New Silver Line, a bus plan, and bus riders stranded, confused, and late to work

July 28, 2014

There was one big problem with Monday’s weekday debut of Metro’s new Silver Line service, and it had nothing to do with train breakdowns or delays. It involved plain old bus service.

The Fairfax Connector timed a major overhaul of its bus service with the opening of the new line, redirecting buses from the Orange Line at West Falls Church to the five new Silver Line stations and creating the county’s busiest bus hub at the new Wiehle-Reston East station.

The county undertook a massive education campaign to inform riders of the changes, including blanketing Metro stations and bus stops last week with information and outreach workers to answer questions.

But come Monday morning, there were still plenty of riders who hadn’t gotten the message and they learned the hard way that their bus routes had changed. In some cases, they waited at stops for buses that never showed up.

“Nobody told me there are no more buses here,” Hamera Tariq, of Reston, said as she waited at West Falls Church for a bus to Reston. “I don’t know where I need to go.”

She wasn’t the only bewildered rider. Commuters hurrying from the West Falls Church Metro platform Monday looking for buses were mystified to find empty bus stops and small signs indicating “No service” to Herndon, Reston, Tysons or Dulles International Airport.

“No buses,” said Carlos Martinez, 44, after waiting 45 minutes Monday morning for a bus to Reston at West Falls Church. “Nada.”

Altogether, Fairfax changed 28 bus routes and added 16 new ones, a restructuring expected to cost $6.5 million annually. Metrobus also tweaked some routes in the Tysons area to serve the new Tysons Corner and McLean Metro stations.

Some commuter buses from Loudoun and Prince William counties also changed to service the Silver Line, as did the Washington Flyer with the new Silver Express bus to Dulles Airport from the Wiehle-Reston East.

Because of the magnitude of the changes, transportation officials say they expected a few “stragglers” to show up at the wrong bus stops, particularly at the Orange Line Metro stations. But they say the transition to the Silver Line was successful, with bus traffic moving smoothly at the new stations and ridership remaining steady.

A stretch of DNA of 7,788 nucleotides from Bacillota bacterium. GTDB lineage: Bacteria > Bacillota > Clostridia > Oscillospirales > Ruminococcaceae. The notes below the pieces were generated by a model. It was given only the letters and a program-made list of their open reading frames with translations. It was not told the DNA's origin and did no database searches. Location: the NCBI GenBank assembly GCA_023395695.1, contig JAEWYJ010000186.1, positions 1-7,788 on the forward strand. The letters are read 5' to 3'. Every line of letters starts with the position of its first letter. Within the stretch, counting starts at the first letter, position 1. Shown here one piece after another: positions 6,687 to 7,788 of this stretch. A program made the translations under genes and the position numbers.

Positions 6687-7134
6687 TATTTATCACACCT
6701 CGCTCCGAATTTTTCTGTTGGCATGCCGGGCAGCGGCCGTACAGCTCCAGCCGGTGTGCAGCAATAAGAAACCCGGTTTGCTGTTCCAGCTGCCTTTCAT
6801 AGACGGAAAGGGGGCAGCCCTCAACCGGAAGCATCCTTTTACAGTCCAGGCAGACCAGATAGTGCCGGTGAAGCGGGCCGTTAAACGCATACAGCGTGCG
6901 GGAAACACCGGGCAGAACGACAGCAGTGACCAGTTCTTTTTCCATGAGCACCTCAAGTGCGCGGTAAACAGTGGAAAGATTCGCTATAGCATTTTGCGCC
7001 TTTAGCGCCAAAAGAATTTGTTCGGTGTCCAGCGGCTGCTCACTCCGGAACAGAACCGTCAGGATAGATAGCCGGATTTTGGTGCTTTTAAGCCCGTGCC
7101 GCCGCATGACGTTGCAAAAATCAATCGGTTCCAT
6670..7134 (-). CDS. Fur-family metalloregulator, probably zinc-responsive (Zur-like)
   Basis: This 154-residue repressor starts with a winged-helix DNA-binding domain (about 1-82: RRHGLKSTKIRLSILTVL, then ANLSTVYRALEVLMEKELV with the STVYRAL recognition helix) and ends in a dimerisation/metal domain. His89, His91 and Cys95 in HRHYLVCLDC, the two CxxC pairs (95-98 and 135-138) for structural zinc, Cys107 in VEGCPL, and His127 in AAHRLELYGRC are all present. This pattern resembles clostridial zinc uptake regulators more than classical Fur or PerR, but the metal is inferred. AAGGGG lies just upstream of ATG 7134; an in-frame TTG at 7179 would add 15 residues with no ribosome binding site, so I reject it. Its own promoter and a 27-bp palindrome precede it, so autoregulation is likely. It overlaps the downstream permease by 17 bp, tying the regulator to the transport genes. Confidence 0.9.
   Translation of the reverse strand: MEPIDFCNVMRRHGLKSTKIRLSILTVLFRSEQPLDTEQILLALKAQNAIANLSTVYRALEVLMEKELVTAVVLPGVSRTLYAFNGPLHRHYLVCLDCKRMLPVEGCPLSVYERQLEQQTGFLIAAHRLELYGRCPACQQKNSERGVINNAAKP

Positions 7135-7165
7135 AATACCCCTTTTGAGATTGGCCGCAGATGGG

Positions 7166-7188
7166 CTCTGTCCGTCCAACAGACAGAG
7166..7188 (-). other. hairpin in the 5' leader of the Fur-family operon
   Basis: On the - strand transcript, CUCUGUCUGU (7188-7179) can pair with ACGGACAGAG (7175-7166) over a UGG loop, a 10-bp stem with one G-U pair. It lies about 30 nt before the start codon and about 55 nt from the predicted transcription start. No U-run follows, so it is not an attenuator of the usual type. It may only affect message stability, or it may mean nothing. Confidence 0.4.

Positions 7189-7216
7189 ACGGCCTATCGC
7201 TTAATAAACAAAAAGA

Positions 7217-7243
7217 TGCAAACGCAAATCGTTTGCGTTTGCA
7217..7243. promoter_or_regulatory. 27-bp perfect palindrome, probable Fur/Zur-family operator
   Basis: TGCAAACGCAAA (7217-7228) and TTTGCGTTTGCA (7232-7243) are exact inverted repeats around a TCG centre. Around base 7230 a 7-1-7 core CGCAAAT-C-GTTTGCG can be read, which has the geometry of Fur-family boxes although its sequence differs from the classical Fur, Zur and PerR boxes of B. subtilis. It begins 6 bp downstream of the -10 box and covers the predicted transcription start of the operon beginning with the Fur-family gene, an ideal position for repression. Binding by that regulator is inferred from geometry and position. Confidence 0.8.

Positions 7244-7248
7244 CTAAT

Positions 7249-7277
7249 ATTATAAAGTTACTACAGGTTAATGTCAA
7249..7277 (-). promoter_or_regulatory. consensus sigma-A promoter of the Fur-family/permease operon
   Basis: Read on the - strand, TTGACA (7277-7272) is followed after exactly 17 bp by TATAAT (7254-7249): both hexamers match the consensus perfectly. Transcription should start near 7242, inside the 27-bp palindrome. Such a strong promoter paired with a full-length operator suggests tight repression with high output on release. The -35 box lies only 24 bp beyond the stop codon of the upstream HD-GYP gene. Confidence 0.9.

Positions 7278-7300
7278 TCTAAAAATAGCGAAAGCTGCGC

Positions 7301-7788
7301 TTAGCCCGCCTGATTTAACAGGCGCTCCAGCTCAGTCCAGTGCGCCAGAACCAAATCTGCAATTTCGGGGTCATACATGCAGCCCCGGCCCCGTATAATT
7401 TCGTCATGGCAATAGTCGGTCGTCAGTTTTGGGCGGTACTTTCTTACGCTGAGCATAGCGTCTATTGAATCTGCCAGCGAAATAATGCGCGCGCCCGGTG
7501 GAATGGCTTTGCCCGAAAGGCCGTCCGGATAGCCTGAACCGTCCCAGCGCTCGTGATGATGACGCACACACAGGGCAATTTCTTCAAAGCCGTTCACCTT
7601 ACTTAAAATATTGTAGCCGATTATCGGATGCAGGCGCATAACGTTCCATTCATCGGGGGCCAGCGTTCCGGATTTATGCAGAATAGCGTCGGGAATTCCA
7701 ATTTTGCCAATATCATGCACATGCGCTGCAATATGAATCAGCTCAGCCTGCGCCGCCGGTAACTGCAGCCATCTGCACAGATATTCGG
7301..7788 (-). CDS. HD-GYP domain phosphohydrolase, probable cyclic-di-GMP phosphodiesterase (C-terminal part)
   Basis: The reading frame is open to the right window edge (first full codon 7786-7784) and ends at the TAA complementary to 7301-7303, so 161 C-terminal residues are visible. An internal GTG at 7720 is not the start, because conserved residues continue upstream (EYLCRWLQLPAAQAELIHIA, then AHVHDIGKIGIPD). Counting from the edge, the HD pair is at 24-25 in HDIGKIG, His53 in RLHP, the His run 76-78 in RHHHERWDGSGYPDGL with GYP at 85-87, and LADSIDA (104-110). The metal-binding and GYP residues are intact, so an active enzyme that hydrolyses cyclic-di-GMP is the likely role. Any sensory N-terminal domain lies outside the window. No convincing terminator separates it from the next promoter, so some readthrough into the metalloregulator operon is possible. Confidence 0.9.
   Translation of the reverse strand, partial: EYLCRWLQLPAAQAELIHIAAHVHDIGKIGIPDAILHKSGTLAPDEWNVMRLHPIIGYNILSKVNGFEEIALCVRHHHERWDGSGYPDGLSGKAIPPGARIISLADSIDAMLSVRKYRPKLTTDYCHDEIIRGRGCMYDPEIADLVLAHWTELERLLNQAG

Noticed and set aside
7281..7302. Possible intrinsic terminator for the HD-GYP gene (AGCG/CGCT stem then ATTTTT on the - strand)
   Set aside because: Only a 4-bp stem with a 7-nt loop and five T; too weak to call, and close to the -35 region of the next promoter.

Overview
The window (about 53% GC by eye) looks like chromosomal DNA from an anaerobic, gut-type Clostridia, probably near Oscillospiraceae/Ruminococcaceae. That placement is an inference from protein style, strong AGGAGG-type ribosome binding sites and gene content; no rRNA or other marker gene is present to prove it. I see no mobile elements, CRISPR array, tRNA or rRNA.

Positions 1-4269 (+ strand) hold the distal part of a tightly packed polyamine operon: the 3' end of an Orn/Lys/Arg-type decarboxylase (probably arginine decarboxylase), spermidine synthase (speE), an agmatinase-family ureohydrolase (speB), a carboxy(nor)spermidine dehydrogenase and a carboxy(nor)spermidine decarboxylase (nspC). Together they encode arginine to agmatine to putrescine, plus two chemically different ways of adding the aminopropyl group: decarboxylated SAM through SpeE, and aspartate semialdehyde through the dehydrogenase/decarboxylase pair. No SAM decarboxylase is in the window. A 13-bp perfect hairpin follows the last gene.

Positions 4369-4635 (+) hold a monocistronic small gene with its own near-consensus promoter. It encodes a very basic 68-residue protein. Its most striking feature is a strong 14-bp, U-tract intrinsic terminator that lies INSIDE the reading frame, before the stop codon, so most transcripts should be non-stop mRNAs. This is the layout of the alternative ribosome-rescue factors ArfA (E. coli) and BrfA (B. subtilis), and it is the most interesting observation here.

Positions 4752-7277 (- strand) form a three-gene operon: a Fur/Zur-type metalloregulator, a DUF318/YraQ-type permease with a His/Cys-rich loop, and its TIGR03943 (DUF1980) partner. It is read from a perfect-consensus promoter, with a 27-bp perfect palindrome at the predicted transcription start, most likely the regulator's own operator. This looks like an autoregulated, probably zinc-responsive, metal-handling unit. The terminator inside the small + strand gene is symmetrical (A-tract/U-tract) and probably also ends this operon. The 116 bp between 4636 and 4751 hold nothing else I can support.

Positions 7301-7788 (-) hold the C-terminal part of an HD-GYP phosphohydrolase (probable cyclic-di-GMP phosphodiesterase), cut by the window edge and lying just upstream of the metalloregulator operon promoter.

“Riders develop these commuting patterns . . . and some of them like their routine, so this is a big change,” said Fairfax Connector section chief Nick Perfili, noting that about 40 percent of the Connector’s service changed, making this the county’s biggest service change in two decades. “That’s big for us. It’s big for our passengers.”

Success, however, is relative, to riders.

Metro’s Silver Line rumbled to life Saturday as five new stations opened in northern Virginia. (Lee Powell/The Washington Post)

At the Tysons Metro station, volunteers from Fairfax County’s transportation department had stepped away from their regular jobs like accounting and budget work to help direct travelers at the bus stops. Around them, instead of commuters’ usual head-down, hurried pace, people were walking slowly, looking around, pausing at signs. Clusters of people, many speaking rapid Spanish, were trying to figure out the new station.

“Oh, this is a mess!” Francisca Nolasco, a bus driver, said late Monday afternoon, dropping onto a bench with her back slumped. She was volunteering to help people figure out the new routes, but she was confused herself.

People were upset about delays, she said, and about having to cross the street to get the next bus, rather than transferring at the same bus stop. “I don’t know why they did it that way. Everyone is confused. As soon as they see me, they come ask,” she said, seeing her official yellow vest and friendly smile and hearing her Spanish accent.